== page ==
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Learning German, speaking German

Learning German is popular, and the German Language Diploma and other such certificates are much in demand. There are good reasons for this, for example, the economic power of Germany.

© Eric Audras/Onoky - German Language


The German Language Diploma of the Conference of Education Ministers (DSD) is the most widespread German language certificate gained in schools. It can be offered at German Schools abroad and at schools forming part of the national education systems of partner countries. By including the diploma in the school curriculum, a more in-depth study of German culture and literature is possible, plus an introduction 
to the German learning culture, which is characterised by project-oriented and autonomous learning. Every year more than 56,000 students in over 65 countries sit the DSD examination. DSD II is regarded as proof of sufficient com­petence in the German language to be able to study at a German higher education institution.


Anyone who did not learn German at a German School abroad or a DSD School can look for something suitable in the extensive range of courses offered by the Goethe-Institut around the world. As with the DSD, the different levels of Goethe-Institut certificates correspond to those of the Common European Framework 
of Reference for Languages (CEFR). The highest language certificate, Goethe-Zertifikat C2: Grosses Deutsches Sprachdiplom (GDS), is recognised by German higher education institutions as proof of sufficient competence in the German language, like DSD II.


“The attractiveness of a language as a 
foreign language depends more on the economic power of the speakers than on the number of speakers,” says linguist Ulrich Ammon. “Based on the gross national product generated by all native speakers, German ranks third among all languages,” says the former professor at the University of Duisburg-Essen.

Southern Europe is a graphic example of the current economic attractiveness of Germany. There is a great interest there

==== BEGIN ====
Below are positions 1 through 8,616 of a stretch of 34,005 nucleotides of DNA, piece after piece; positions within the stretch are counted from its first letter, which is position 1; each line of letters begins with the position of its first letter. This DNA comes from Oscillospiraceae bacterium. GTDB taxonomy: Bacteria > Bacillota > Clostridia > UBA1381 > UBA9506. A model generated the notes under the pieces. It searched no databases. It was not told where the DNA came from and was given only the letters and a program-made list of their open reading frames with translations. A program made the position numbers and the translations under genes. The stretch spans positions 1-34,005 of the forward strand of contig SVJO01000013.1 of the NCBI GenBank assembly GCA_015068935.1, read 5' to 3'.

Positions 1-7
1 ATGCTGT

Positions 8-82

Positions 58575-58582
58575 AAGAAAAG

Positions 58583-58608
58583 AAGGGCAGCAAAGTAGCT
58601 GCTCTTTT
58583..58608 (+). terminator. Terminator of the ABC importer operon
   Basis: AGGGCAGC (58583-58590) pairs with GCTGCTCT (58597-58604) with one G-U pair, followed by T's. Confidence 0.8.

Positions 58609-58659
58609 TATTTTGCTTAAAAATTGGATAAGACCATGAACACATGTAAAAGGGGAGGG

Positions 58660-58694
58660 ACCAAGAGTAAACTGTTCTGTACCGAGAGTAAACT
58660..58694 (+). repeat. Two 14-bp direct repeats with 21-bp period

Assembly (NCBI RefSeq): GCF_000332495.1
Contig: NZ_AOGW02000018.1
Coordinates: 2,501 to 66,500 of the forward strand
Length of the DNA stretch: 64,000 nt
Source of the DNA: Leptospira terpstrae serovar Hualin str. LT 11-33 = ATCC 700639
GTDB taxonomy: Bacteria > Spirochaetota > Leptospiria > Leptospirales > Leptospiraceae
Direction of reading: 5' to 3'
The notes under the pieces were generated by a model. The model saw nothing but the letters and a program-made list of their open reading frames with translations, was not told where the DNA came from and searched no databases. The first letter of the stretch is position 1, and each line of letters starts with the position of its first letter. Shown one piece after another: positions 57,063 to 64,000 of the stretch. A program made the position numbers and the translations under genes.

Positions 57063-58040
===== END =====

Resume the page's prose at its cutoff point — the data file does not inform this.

in German training models, such as the dual vocational education system. Federal Chancellor Angela Merkel referred to the lack of skilled employees in Germany during a visit to Spain in 2011 and immediately the number of people participating in Goethe-Institut language courses shot up.


Until the first half of the 20th century 
it was hard to imagine the international 
scientific community without the German language. Foreign researchers in different fields had to learn German if they wanted to be able to join in debate. That is no longer the case. Today English is the dominant language in research journals, although German continues to be of lasting import­ance in the humanities and the social 
sciences, not only because of classics like Hegel, Nietzsche or Marx. Only recently the skateboarder-philosopher Markus Gabriel, at 29 the youngest person to be appointed 
a philosophy professor in Germany, drew considerable attention with a bestseller. The same applies to literature and music. Young German authors like Nora Gantenbrink and Saša Stanišić are writing feverishly from the perspective of their gener­ation. And music lovers are finding every reason to learn German in Deutschrap and in Rammstein, alongside Mozart arias and Schubert songs.


The German language is even asserting itself on the Internet. Although the largest proportion of websites worldwide are in English, a proud 55.7% in July 2014, German now takes second place among website languages at 6.1%, followed by Russian, Japanese, Spanish and French.


Some 130 million people worldwide speak German as their mother tongue or second language. The group of second language speakers includes, for example, people in Germany with a migrant background who speak their parent’s language at home and German in everyday life. An estimated 100 million people speak German as a foreign language.

German is an official language in seven European countries: Germany, Switzerland, Austria, Luxembourg, Liechtenstein, Belgium (Eastern Belgium) and Italy (South Tyrol); it is a recognised language of minorities in eight European countries: Belgium, Italy, Denmark, Poland, Romania, Slovakia, Czech Republic and Hungary.